When businesses purchase assets they normally use finance, it makes sense to conserve your cash and spread the purchase cost over the life of the asset, but how will you choice impact on whether you can claim Capital Allowances, Annual Investment Allowance or Enhanced Capital Allowances.
You can claim capital allowances when you buy assets that you keep to use in your business, for example:
- business vehicles, for example cars, vans or lorries
These are known as plant and machinery.
You can deduct some or all of the value of the item from your profits before you pay tax.
So clearly buying assets without finance or with a business loan is fine as you will definitely own the asset.
The normal assumption is that a vehicle bought under a HP agreement will become the property of the hirer once the final payment is made at the end of the lease period.
Section 67 Capital Allowances Act 2001 (CAA 2001) allows the capitalisation of the entire expenditure on the vehicle from delivery, providing the asset was in business use at the end of the chargeable period.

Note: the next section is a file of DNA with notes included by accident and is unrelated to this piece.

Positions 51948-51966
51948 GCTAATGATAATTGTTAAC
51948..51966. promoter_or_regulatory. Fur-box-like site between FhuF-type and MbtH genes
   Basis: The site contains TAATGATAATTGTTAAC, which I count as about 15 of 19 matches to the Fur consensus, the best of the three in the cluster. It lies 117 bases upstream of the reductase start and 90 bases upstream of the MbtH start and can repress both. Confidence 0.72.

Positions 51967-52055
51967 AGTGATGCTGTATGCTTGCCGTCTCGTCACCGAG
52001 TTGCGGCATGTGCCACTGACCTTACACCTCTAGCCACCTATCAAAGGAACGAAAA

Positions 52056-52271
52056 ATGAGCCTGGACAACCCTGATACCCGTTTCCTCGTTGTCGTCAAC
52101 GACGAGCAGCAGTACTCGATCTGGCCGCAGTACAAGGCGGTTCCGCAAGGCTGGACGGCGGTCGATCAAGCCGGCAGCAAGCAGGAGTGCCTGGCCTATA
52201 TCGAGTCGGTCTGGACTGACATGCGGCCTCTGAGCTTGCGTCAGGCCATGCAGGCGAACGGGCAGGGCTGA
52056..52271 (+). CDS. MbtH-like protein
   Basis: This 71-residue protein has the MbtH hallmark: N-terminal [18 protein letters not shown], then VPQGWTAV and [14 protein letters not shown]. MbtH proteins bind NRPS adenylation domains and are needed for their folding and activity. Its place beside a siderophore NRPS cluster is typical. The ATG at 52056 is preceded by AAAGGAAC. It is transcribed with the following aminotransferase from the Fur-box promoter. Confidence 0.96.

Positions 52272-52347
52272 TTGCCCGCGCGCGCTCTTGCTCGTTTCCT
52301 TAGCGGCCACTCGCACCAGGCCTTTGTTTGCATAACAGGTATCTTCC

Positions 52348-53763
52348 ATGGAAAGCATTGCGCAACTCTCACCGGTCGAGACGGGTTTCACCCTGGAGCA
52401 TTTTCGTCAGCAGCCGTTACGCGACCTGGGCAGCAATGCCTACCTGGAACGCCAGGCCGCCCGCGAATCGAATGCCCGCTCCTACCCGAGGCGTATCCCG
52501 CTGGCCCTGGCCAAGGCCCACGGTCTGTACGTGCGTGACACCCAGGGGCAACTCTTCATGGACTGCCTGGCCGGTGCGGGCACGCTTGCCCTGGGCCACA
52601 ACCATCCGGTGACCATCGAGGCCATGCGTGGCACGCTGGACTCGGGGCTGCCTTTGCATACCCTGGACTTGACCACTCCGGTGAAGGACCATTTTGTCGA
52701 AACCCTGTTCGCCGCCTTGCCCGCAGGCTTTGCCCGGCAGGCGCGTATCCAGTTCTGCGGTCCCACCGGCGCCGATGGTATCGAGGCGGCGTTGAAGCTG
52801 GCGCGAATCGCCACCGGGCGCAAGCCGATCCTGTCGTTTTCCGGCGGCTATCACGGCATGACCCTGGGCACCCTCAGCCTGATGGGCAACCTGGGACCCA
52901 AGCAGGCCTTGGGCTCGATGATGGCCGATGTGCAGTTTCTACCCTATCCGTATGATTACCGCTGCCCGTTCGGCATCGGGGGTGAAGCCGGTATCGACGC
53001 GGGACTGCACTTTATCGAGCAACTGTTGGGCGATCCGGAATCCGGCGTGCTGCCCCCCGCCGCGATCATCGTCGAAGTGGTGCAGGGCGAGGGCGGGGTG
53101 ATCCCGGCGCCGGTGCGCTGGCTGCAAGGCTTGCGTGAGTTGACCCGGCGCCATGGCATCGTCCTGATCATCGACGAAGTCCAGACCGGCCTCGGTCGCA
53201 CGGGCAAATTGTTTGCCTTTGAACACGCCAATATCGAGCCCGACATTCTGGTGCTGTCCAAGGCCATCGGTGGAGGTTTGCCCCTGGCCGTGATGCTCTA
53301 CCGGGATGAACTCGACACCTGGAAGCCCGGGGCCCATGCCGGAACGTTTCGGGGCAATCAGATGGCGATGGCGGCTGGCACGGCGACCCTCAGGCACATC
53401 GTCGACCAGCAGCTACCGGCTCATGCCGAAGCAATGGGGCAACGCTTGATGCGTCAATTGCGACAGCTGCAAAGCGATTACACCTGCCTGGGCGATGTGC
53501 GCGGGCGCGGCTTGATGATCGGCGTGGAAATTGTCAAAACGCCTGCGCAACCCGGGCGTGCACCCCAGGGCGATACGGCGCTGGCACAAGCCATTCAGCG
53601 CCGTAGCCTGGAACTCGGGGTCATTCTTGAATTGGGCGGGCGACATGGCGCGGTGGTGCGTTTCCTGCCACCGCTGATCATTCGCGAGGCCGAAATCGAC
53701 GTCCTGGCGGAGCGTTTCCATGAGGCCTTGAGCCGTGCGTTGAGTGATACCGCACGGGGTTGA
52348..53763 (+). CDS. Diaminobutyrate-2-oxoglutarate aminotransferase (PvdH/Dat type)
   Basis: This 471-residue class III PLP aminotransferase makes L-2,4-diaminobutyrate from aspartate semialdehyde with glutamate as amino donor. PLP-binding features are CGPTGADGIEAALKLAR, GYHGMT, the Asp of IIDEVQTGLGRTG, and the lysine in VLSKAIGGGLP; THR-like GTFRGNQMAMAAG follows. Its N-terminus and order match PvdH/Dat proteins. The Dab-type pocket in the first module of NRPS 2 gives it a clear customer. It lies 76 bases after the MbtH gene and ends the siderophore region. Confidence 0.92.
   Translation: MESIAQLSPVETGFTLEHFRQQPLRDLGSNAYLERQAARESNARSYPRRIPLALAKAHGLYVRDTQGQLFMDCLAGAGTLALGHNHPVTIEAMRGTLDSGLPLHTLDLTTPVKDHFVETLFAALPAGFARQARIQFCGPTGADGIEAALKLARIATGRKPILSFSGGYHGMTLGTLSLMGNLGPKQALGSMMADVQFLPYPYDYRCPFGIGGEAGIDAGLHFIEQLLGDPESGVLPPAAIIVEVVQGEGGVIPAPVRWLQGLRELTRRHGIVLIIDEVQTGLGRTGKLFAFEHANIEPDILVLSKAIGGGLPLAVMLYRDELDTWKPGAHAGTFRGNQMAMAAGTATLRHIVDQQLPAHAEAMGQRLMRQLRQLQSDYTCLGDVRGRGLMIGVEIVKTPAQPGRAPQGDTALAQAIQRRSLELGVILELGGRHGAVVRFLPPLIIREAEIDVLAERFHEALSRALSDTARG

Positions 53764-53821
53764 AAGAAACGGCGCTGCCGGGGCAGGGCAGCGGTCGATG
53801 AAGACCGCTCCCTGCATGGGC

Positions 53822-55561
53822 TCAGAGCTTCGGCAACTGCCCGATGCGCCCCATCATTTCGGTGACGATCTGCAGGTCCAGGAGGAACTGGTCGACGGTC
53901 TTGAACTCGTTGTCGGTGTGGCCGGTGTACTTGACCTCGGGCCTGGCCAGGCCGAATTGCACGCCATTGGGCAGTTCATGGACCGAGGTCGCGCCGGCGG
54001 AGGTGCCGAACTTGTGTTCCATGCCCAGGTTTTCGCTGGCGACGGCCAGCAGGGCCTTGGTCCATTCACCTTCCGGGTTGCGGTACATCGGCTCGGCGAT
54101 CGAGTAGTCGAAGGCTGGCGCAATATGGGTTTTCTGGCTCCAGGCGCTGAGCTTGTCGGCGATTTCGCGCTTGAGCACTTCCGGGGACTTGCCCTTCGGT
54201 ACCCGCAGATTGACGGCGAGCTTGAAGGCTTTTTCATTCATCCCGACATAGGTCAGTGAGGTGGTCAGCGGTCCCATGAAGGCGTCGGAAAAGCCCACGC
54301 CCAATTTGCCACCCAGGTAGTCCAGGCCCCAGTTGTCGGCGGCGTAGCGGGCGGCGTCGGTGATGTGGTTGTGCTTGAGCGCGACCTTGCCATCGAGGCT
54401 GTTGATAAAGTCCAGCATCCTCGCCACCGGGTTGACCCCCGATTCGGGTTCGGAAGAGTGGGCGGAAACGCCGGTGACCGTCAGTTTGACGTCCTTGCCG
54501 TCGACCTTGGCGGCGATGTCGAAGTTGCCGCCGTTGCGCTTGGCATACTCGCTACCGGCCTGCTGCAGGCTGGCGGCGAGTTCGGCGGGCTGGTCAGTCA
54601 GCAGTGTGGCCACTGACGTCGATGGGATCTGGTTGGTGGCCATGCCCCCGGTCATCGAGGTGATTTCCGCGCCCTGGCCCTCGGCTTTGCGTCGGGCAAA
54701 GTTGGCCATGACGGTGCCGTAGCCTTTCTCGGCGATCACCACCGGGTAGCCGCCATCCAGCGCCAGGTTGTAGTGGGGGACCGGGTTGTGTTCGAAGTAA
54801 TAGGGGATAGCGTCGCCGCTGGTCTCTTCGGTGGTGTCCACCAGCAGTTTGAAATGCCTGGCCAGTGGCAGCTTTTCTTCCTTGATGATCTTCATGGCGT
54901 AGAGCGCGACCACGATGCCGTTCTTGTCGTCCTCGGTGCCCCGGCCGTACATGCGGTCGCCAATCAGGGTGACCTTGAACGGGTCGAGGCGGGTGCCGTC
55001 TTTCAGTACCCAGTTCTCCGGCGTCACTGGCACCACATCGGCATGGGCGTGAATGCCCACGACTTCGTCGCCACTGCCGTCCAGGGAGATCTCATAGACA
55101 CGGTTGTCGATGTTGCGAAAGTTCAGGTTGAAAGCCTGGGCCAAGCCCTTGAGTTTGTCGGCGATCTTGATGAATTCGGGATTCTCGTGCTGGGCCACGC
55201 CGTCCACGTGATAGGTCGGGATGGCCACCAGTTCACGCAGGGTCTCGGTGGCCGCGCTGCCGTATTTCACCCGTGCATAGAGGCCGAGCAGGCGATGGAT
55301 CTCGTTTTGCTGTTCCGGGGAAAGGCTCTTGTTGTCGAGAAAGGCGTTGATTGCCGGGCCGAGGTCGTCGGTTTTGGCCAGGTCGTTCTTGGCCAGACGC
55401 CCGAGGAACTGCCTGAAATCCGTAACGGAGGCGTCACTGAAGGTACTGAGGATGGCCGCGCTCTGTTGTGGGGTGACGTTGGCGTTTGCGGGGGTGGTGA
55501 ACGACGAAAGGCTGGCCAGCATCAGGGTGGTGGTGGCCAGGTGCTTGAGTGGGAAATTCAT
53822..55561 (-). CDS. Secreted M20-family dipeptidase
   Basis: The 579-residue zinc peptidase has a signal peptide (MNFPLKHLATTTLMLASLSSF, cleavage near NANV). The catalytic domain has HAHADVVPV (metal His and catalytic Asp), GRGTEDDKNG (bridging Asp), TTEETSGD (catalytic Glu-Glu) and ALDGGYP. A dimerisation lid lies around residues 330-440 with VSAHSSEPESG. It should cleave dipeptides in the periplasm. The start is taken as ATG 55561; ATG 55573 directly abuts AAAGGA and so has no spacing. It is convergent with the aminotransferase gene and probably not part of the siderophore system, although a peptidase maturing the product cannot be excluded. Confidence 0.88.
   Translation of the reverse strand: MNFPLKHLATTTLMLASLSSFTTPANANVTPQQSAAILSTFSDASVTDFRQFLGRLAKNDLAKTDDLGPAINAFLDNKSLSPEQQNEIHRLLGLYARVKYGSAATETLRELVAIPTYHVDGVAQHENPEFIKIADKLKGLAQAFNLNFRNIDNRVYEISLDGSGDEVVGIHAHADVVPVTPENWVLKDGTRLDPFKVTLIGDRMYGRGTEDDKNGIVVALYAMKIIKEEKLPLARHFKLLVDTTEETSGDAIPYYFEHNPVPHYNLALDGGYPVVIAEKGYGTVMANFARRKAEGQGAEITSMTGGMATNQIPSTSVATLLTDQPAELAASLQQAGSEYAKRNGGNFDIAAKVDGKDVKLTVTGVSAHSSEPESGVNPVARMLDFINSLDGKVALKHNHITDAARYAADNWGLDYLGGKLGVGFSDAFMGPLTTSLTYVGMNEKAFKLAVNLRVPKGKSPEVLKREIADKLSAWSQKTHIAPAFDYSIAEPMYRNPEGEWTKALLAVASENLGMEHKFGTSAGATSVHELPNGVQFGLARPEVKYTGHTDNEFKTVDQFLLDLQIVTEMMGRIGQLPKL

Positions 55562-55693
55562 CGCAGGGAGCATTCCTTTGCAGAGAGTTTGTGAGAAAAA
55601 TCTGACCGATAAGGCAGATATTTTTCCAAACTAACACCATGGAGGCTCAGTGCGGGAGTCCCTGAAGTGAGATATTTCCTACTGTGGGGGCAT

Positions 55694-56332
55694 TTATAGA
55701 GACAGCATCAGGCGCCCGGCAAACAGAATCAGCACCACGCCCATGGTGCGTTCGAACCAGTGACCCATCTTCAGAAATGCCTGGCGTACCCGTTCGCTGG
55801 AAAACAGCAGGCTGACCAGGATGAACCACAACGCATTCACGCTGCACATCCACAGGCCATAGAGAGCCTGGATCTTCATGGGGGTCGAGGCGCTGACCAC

However, if a payment is not made and the vehicle is not acquired then it is treated as having been disposed of by s67(4).
PCP – Contract Purchase
Under any other finance arrangement it will depend on whether the vehicle is owned or not, usually the documentation will confirm the position but a PCP is considered to be an HP arrangement with a balloon payment. If the end payment is not paid and the option to purchase not taken then that is a disposal and thus a clawback of the allowances claimed.
Contract Hire and Leases
Contract Hire will not pass ownership to hirer so they are not eligible for Capital Allowances.
But the hire costs will normally be tax deductible and generally 50% of car hire VAT can be reclaimed.